Experimental Phenomenology has already been lauded for the ease with which its author explains and demonstrates the kinds of consciousness by which we come to know the structure of objects and the structure of consciousness itself. The format of the book follows the progression of a number of thought experiments which mark out the procedures and directions of phenomenological inquiry. Making use of examples of familiar optical illusions and multi-stable drawings, Professor Ihde illustrates by way of careful and disciplined step-by-step analyses, how some of the main methodological procedures and epistemological concepts of phenomenology assume concrete relevance. Such formidable fare as epoche, noetic and noematic analysis, apodicticity, adequacy, sedimentation, imaginative variation, field, and fringe are rendered into the currency of familiar examples from the everyday world.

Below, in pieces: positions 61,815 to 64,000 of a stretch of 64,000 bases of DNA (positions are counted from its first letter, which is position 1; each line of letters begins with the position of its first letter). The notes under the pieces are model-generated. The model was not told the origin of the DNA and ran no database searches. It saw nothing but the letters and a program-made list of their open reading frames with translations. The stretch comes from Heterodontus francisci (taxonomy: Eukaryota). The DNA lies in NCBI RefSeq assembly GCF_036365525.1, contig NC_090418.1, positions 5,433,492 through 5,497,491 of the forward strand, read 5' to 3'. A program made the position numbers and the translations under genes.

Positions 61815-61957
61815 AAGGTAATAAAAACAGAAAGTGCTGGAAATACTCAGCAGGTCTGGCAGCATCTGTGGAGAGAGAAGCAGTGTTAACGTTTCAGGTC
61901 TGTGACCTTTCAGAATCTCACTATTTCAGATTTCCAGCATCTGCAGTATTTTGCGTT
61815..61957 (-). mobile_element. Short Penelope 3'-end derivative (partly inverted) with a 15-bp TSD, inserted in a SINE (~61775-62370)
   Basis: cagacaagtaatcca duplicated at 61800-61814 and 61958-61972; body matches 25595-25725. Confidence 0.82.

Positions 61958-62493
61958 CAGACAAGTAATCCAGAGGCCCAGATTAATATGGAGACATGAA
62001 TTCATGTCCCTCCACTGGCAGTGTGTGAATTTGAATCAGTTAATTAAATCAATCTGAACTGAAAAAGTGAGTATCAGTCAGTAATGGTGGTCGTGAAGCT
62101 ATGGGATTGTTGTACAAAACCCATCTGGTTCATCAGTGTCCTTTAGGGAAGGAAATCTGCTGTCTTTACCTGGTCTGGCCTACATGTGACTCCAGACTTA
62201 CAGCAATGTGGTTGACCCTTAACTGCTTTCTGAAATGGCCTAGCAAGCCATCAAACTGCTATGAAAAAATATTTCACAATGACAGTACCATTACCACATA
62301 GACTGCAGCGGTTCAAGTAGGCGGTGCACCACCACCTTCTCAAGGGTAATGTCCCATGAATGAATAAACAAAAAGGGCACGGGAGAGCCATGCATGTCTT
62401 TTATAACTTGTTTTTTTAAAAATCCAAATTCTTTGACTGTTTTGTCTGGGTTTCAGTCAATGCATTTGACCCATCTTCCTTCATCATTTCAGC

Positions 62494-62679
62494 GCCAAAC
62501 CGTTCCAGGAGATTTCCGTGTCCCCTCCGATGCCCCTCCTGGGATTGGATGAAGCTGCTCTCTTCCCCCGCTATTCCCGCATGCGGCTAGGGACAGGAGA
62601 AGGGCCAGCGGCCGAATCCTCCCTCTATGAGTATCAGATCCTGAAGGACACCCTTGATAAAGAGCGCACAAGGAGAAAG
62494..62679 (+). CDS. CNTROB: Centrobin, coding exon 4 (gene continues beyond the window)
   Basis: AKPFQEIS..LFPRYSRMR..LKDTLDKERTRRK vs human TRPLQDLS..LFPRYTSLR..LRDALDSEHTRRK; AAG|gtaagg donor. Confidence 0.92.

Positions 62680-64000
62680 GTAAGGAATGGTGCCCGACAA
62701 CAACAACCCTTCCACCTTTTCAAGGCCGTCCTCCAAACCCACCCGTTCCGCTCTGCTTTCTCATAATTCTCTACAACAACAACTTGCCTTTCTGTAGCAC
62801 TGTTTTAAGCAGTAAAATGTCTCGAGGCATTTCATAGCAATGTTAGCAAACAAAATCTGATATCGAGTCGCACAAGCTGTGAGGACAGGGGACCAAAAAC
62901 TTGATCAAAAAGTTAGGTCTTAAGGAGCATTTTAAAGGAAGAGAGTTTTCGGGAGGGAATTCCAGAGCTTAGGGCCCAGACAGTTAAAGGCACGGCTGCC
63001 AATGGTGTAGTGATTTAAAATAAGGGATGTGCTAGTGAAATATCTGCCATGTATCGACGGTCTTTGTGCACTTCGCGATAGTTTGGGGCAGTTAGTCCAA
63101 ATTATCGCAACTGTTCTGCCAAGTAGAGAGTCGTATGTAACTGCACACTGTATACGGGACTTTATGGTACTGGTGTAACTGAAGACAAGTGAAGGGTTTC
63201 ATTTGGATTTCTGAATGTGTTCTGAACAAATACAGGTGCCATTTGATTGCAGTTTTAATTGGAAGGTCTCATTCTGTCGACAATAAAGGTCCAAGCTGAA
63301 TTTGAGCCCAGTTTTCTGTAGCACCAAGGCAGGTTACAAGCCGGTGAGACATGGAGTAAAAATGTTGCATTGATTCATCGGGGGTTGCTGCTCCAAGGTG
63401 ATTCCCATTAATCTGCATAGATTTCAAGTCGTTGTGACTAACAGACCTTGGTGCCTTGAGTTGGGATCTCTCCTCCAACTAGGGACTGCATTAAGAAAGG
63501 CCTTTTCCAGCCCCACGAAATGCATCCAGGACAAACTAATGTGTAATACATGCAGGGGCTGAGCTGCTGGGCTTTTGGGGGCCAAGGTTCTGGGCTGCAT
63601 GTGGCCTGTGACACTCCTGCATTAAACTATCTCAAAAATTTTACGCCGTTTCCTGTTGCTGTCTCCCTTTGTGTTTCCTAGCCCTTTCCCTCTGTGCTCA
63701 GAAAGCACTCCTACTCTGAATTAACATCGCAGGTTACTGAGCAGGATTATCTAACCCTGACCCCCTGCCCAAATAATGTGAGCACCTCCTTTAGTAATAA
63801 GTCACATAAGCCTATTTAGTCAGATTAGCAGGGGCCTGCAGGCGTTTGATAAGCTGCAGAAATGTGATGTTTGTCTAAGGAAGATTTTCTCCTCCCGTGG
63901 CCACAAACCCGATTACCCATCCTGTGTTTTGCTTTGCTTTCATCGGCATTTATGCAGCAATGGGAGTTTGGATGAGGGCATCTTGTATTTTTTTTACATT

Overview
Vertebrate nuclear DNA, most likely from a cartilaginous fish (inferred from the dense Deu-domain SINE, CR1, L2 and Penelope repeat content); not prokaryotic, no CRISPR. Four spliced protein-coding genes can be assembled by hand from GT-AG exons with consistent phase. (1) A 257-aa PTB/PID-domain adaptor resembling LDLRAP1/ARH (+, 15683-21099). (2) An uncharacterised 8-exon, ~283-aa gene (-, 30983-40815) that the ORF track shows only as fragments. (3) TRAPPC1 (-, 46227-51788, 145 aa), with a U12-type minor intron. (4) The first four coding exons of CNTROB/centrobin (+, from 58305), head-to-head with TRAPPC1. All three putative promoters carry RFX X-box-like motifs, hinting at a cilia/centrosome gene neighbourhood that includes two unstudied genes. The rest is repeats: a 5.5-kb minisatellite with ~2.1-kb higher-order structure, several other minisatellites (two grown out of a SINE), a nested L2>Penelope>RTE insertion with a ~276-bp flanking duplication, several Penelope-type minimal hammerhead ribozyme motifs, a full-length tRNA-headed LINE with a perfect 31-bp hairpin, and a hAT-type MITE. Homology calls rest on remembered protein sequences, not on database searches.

Don Ihde is Professor of Philosophy at the State University of New York at Stony Brook, as well as Dean of Humanities and Fine Arts. He is the author of several books.
". ..the unencumbered style of the book and prolific use of concrete examples makes the content accessible both to the beginning student of philosophy and to the intelligent layman. " — Review of Metaphysics
"An important and much needed contribution to the field of phenomenological philosophy. " — Choice